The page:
Summer Semester: Yes, we have to go to summer school. This is where we start to learn more about the field of podiatry and what we will be doing for the rest of our lives. We take Lower Physical Diagnosis, Rehabilitation and Orthotics, Intro to Radiology, and Biomechanics I. These classes teach us the basics of biomechanical evaluations, prescribing orthotics, reading radiographs, and how to do a lower extremity evaluation on a patient.
Second Year
After a long and sometimes grueling 12 months of school, you get to call yourself a second year. Second year comes with more free time to tutor, TA classes, and start studying for boards. Second year is about 22-24 credits a semester, so the course load is a little lighter, but more clinically inclined.
First Semester: Our first semester as second years is filled with clinical knowledge. We take Pathology, Pharmacology, Radiology I, Biomechanics II, Podiatric Medicine I, Practice Management, Intro to Clinic, and Standardized Patients. Standardized Patients is a class where we bring in some actors who act as patients in our clinic and we have to get a full history and presentation on them. We are recorded and we watch ourselves and learn how to better interact with patients.
Second Semester: We build upon the knowledge from first semester and start tying things together. We take Pathology, Pharmacology, Radiology II, Intro to Surgery, Podiatric Medicine II, Pod Med Skills, and Intro to Clinic. We get our first taste of surgery in Intro to Surgery, learning the basics of suturing, surgical techniques, and how the body heals after surgery. We also have a lab that teaches us how to scrub in, how to do basic sutures, and how to use screws in internal fixations. In Pod Med Skills, we learn how to do clinically based treatments for our patients, like basic tapings, castings, paddings, nail removals, and injections.
As you can see, we have many of the same classes as MD and DO schools for the first two years, with a couple of podiatry-related classes thrown in the mix. This is great because we start to study our profession and specialty earlier than other medical schools. This also contributes to why our residency programs are all only 3 years, as opposed to 7 years for other surgical related specialties. Podiatry is the fastest way to become a surgeon in the medical field, so if you love cutting people open and doing fixations and tendon transfers, consider podiatry!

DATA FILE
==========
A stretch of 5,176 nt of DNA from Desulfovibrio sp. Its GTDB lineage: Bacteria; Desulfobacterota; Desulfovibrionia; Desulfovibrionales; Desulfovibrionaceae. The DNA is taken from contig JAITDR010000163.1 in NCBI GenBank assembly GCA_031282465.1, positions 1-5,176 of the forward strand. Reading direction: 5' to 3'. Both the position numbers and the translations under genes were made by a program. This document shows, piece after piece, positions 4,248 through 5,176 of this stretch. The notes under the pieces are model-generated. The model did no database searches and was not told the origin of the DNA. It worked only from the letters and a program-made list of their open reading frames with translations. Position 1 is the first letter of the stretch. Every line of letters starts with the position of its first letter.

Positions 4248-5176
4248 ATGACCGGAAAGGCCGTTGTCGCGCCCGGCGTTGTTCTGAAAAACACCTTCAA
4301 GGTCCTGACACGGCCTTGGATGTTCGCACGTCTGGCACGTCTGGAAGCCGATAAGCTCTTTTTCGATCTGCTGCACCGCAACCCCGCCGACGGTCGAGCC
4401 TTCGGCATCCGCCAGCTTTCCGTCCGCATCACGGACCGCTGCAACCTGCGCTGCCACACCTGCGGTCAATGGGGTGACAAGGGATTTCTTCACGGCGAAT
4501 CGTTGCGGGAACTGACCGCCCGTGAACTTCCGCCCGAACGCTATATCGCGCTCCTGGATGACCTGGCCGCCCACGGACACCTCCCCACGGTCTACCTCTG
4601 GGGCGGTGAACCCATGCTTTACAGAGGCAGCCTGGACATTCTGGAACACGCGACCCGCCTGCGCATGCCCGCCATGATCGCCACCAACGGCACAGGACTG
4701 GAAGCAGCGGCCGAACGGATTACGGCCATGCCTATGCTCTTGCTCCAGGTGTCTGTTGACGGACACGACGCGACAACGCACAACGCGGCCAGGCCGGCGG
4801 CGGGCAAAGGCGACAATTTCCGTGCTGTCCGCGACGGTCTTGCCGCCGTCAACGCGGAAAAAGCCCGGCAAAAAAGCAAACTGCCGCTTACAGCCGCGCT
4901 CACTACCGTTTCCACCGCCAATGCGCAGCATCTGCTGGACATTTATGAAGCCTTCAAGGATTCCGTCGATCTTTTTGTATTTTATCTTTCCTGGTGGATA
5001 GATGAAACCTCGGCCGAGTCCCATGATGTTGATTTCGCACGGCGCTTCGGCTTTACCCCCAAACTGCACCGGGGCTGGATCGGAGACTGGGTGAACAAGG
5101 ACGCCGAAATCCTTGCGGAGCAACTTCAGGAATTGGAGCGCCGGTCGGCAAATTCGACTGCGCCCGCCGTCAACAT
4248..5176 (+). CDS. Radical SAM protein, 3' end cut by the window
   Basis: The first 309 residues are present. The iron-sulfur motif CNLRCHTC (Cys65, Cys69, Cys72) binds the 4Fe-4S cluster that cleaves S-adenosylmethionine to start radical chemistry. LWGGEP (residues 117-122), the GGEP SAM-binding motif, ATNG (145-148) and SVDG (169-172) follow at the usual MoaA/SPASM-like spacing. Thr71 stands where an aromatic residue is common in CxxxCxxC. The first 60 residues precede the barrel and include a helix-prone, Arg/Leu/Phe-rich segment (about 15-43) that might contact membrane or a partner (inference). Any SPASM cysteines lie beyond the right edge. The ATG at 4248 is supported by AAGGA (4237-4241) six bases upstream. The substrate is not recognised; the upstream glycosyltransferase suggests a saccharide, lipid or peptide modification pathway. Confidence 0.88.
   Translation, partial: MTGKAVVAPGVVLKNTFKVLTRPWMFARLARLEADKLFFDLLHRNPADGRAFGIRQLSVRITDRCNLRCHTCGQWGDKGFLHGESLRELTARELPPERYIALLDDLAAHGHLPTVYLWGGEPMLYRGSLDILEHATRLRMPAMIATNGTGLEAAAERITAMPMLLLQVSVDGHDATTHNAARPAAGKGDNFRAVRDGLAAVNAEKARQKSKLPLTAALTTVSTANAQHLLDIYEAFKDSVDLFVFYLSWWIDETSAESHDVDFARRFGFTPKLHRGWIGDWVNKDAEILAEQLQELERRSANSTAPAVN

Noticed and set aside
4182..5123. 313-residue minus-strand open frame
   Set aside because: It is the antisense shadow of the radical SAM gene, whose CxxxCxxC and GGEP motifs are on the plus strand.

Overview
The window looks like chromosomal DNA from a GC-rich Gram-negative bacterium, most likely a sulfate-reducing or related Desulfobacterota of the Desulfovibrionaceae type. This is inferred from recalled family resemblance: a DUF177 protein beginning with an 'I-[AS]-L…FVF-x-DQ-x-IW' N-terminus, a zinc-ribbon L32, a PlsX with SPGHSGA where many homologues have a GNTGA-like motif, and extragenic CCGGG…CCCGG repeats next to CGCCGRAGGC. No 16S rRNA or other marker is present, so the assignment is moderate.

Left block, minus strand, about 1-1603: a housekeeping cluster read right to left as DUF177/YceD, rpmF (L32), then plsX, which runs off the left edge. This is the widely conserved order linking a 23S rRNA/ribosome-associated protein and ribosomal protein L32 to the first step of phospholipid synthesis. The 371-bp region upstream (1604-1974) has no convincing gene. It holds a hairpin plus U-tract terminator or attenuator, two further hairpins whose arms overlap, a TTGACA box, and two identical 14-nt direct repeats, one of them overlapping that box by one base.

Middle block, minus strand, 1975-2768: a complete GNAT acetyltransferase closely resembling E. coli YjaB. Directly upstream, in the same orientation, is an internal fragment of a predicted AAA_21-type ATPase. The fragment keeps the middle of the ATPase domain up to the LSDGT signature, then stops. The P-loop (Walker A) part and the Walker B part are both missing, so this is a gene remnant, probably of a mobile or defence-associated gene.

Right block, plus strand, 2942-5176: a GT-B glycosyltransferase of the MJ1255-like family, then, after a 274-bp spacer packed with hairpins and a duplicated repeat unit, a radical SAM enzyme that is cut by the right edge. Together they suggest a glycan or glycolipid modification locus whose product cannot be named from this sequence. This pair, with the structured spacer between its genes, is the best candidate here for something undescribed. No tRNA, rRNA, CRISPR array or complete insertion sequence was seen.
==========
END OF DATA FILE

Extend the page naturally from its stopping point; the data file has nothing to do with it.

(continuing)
The summer after second year is when we take our boards, just like other medical schools. Our exam is July 11th this year, so send me some positive vibes that day! The main difference between the APMLE and the USMLE or COMLEX is the fact that our boards are completely pass/fail, so there’s no pressure for us to hit a specific score to go into the specialty we want. Also, another big difference is the fact that our boards are 25% lower extremity anatomy, which is important because if we’re going to specialize in the lower extremity, we’d better be able to know the normal anatomy like the back of our hands (or feet)!
Third Year
Third year is when we start to have more fun. We have classes Tuesdays and Thursdays and different clinic rotations on Mondays, Wednesdays, and Fridays. Our clinic rotations last a month at a time, and they are the first time we get to interact with real patients instead of standardized actors. We also take General Medicine, Women’s Medicine, Surgery, Neurology, Dermatology, Podopediatrics, Sports Medicine, Traumatology, Behavioral Medicine, and Public Health Jurisprudence classes throughout the year. Here’s an example of my schedule for Third Year clinical rotations: